…of study today: Gerard Manley Hopkins, infamous for his sprung rhythm.
And because there are too many hours in one day, I must compile an annotated bibliography based on 5 critical articles that deal with “The Windhover”.
I’ve forgotten how much work is entailed in reading this style of poetry, but I’m liking the rigour of the reading. Hopefully I will gain some editing skills from this and maybe a great word or two for a poem somewhere down the line. Or not. Hopkins was infamous as well for making up his own words. The lexicon of Hopkins.
We dealt with the curtal sonnet this morning mostly– another form invented by Hopkins. (I’m so Hopkinsian). Or not.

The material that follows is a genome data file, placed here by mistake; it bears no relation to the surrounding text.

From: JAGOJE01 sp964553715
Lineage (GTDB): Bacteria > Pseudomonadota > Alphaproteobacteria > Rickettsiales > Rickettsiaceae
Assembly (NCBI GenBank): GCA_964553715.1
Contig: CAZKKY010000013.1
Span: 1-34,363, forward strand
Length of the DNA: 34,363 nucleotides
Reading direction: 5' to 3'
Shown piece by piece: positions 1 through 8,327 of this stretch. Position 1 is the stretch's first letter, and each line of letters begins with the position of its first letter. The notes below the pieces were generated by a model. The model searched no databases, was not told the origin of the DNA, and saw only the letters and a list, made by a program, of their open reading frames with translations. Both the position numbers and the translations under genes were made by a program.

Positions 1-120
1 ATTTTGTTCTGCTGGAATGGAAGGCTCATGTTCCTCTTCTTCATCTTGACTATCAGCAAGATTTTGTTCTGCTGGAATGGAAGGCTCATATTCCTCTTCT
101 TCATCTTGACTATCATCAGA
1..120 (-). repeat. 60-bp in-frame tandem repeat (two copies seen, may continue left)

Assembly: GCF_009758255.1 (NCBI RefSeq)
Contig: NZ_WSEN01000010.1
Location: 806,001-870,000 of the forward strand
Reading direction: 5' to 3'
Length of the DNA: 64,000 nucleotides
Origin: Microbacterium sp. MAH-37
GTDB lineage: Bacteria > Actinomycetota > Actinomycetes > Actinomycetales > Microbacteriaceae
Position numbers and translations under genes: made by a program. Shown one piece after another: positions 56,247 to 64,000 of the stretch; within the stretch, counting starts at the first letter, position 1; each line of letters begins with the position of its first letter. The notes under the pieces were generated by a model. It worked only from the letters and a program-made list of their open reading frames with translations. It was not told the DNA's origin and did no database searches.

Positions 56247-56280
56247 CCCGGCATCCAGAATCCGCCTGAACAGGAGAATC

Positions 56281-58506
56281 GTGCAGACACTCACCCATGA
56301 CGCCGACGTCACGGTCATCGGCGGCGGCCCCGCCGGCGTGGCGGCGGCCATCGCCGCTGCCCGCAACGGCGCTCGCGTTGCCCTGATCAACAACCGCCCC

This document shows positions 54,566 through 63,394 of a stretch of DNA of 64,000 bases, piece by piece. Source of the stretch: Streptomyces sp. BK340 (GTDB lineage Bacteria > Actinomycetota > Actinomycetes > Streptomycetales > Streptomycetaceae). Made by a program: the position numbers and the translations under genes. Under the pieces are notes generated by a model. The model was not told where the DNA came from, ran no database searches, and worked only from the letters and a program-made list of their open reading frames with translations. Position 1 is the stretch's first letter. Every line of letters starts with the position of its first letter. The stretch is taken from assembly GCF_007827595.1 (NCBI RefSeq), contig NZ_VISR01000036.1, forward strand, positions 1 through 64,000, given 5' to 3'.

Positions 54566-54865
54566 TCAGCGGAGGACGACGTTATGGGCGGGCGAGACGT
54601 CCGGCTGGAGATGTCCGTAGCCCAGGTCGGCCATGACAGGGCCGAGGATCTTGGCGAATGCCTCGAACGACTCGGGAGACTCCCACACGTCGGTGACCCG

I got thoroughly turned off from Hopkins’ poetry when I was subjected to it at school. I’ve never been back to see whether my aversion was caused by his poetry or the way it was “taught”. My condolences. Or not. ;^P
I never used to be a big fan. I’m not sure I’ll ever be a big fan, but I’ve learned a new appreciation for his style. There’s something to be said in going over it word for word. I think.
I liked Hopkins when I studied him. God’s Grandeur. Carrion Comfort. I didn’t remember the names of the poems offhand, so I don’t know what that says. 🙂
The titles of his poems aren’t always that specific, or at least in my way of thinking, they are warm and fuzzy aspects of what to expect in the poem. Predictable preludes. But then, that was to be expected of the time–slightly romantic with his modernist twist.
That\\\\\\\’s very interesting.